Welcome to the
Recovery Advocacy Project
It’s Recovery Month 2019 and we’re excited to be launching recoveryvoices.org, our digital hub for local leaders, coalitions, and advocates dedicated to advancing positive recovery outcomes in their communities. Together, we can end America’s long-standing addiction crisis, one community at a time.
What is the Recovery Advocacy Project?
Recovery Advocacy Project (RAP) is a 501(c)4 not-for-profit organization created to promote recovery from addiction and mental health disorders through sound policy and laws protecting the civil and human rights of those in or seeking recovery. RAP’s focus is leadership development, grassroots organizing, and mobilizing people in recovery, family members, allied organizations, and friends.
The recovery movement currently has organized national, state, and local agencies and organizations but we believe that a collective group must come together to make a difference. Our focus is nonpartisan and is to provide support at the local and statewide levels to bring about social change.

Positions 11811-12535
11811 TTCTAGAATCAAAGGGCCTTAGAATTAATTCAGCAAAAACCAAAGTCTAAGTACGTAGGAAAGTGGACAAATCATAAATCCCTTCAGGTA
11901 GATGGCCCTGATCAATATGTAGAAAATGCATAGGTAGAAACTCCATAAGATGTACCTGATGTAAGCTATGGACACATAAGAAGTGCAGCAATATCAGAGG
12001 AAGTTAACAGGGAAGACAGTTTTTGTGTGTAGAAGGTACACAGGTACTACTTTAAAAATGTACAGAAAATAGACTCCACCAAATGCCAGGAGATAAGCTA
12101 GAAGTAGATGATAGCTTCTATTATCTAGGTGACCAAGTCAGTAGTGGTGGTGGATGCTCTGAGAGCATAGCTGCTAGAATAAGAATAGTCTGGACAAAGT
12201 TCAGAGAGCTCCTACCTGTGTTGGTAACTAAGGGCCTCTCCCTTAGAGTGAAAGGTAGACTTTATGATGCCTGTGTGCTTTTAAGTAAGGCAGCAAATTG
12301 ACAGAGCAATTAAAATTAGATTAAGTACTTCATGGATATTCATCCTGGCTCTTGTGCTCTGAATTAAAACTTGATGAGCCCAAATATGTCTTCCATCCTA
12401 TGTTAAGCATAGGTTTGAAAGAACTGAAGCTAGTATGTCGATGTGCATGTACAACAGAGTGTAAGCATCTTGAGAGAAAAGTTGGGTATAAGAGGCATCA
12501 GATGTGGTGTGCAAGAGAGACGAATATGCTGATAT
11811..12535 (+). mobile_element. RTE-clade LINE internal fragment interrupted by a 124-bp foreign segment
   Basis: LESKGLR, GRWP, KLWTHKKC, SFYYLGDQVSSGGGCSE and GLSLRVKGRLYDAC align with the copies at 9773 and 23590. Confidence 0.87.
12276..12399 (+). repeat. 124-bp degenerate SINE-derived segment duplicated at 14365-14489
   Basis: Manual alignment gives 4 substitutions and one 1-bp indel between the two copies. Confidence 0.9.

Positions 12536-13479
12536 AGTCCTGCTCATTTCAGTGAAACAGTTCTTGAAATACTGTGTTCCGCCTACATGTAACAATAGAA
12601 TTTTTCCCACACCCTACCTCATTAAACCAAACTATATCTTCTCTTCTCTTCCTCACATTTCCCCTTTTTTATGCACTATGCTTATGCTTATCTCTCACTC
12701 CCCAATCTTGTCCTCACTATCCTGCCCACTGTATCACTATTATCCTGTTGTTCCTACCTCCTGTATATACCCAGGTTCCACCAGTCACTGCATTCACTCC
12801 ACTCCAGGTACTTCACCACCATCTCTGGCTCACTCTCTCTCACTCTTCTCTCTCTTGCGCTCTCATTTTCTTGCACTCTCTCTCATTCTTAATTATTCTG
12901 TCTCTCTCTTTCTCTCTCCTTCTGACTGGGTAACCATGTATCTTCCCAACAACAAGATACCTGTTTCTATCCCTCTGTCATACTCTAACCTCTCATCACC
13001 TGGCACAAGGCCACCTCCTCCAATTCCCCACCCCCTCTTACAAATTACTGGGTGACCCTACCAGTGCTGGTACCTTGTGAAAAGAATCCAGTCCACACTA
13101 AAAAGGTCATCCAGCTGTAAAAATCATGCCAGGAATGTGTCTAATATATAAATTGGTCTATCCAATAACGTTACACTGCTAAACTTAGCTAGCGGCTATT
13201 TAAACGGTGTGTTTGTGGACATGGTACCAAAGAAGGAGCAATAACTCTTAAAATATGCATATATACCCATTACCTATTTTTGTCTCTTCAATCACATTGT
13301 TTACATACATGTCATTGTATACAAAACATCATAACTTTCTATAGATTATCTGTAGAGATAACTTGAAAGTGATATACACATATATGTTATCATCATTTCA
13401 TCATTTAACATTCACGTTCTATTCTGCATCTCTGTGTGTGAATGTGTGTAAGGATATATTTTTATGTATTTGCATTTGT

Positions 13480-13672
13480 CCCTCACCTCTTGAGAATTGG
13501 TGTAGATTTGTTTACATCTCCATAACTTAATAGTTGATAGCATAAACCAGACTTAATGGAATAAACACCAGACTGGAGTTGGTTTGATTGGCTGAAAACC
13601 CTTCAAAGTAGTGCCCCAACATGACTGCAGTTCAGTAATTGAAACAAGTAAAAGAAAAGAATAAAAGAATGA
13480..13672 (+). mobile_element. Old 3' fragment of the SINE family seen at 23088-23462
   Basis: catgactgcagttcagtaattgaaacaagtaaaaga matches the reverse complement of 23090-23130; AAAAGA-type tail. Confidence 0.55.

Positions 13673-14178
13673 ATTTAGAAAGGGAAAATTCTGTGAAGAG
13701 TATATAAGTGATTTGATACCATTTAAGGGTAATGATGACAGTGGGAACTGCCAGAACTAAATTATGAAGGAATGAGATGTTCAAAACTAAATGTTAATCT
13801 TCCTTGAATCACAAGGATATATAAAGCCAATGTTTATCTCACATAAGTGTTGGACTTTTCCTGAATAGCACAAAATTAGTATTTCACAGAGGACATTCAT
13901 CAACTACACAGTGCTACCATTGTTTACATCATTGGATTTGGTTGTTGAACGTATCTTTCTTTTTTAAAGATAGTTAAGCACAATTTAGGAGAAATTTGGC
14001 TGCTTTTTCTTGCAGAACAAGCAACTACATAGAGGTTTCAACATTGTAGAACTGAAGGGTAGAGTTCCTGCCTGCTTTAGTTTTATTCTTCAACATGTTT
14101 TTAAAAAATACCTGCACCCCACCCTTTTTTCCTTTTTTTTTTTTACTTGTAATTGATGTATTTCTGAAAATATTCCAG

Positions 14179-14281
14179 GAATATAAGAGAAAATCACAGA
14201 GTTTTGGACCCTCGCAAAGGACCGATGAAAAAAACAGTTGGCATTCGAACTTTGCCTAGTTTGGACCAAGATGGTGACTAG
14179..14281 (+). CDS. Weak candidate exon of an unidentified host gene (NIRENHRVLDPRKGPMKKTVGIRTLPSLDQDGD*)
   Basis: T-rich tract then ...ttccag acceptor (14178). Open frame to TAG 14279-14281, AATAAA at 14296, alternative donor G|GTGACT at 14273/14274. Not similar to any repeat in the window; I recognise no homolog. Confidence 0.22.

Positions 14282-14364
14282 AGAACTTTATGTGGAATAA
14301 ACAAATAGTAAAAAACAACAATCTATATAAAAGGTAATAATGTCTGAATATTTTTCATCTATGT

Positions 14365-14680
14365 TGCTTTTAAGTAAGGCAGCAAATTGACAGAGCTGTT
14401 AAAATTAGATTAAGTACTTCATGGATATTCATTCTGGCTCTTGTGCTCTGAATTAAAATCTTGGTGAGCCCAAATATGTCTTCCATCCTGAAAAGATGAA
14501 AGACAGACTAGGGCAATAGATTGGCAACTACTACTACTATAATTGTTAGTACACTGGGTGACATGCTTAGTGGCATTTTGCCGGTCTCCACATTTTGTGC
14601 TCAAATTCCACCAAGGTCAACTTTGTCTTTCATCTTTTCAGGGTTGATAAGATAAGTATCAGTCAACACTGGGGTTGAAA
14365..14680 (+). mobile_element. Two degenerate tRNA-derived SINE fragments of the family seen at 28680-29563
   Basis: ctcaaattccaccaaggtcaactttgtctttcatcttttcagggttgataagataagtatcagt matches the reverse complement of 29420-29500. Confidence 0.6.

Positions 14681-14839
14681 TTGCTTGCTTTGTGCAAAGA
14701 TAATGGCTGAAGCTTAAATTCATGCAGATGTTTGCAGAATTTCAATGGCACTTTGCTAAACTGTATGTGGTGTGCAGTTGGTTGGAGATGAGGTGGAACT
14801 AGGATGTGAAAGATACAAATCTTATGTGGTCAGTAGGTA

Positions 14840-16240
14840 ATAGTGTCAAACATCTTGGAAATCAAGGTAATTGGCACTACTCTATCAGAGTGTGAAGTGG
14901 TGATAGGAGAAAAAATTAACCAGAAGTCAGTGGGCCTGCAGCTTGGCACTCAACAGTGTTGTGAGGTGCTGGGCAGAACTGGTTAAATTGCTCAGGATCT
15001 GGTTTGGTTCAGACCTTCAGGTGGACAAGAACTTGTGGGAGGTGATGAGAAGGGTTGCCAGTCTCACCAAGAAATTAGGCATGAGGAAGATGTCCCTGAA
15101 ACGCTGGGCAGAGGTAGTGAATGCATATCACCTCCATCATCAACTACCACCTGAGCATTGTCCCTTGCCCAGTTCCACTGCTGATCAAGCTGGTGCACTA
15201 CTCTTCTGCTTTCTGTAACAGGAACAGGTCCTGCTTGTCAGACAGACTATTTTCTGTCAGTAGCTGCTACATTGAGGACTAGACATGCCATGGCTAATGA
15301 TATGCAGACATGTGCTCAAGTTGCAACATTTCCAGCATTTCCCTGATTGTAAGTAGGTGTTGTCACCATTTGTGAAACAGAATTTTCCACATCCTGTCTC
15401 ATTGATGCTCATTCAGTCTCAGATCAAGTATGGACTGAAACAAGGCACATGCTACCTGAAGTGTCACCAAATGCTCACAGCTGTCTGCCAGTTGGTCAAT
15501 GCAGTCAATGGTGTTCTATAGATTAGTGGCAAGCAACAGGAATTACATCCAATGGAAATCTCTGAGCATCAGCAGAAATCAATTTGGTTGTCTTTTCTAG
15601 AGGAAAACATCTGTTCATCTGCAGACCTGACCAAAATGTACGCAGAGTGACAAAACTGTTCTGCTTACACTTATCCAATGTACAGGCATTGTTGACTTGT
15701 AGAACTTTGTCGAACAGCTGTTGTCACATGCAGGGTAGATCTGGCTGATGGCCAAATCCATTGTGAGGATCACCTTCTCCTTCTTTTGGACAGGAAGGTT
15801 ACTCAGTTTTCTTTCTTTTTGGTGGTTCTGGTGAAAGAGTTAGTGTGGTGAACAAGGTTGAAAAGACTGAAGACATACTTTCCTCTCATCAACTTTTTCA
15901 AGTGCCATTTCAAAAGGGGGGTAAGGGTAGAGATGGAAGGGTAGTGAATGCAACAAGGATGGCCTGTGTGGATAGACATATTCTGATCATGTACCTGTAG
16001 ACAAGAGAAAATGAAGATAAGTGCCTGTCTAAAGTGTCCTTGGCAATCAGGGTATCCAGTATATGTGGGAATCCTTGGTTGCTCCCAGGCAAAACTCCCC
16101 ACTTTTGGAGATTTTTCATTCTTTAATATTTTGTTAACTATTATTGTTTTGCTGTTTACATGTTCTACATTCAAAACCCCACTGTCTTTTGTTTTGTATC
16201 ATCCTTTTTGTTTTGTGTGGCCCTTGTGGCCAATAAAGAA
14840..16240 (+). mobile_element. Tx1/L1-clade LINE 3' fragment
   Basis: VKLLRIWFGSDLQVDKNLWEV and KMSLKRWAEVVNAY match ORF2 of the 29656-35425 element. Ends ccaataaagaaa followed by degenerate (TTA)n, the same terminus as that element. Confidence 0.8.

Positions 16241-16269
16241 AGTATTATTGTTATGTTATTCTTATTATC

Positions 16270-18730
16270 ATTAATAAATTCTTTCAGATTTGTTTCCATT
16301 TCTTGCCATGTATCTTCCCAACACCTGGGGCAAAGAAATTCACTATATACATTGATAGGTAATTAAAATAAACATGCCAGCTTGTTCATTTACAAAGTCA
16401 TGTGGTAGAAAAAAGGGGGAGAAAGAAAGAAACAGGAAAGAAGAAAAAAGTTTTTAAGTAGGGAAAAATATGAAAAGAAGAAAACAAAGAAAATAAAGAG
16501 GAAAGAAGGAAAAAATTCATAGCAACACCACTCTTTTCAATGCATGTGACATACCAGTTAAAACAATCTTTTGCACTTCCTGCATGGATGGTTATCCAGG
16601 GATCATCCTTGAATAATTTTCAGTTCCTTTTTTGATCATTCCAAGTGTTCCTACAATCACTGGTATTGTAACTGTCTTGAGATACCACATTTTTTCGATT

At its core, the Recovery Advocacy Project is a network of likeminded emerging community leaders and advocates. Our mission is to provide our community leaders and advocates with the training, infrastructure, and tools needed to force change from the ground up.
You can take right now!
Take the Pledge to Stand Up for Recovery
Join the closed Mobilize Recovery Facebook Group
Apply for a RAP leadership service position
Introduce yourself to your state legislators
Tell your story and why you Stand Up 4 Recovery
Voice the issues that your community faces
Follow and tag us
Sample email content
Click on the tweet buttons below to automatically tweet your support
Copy and paste the text in your Facebook post.
Copy and paste the text in your Instagram post.
In your Facebook and Instagram stories
Sample email blast
Posters and Flyers
Talking about addiction
The leaders of the modern recovery movement ask us all to be thoughtful with the words we use around addiction and recovery. Some common terms, even those historically used by those in recovery, can reinforce stigma and even discourage people struggling with addiction from seeking treatment. Here are some that label people or inadvertently pass judgment, with advice on how to replace them with objective descriptions of symptoms or behaviors.
A person with, or suffering from, addiction or substance use disorder.
Neutral terms such as “resumed,” or experienced a “recurrence” of symptoms.
Terms like “in remission or recovery”
A person having positive test results or exhibiting symptoms of substance use disorder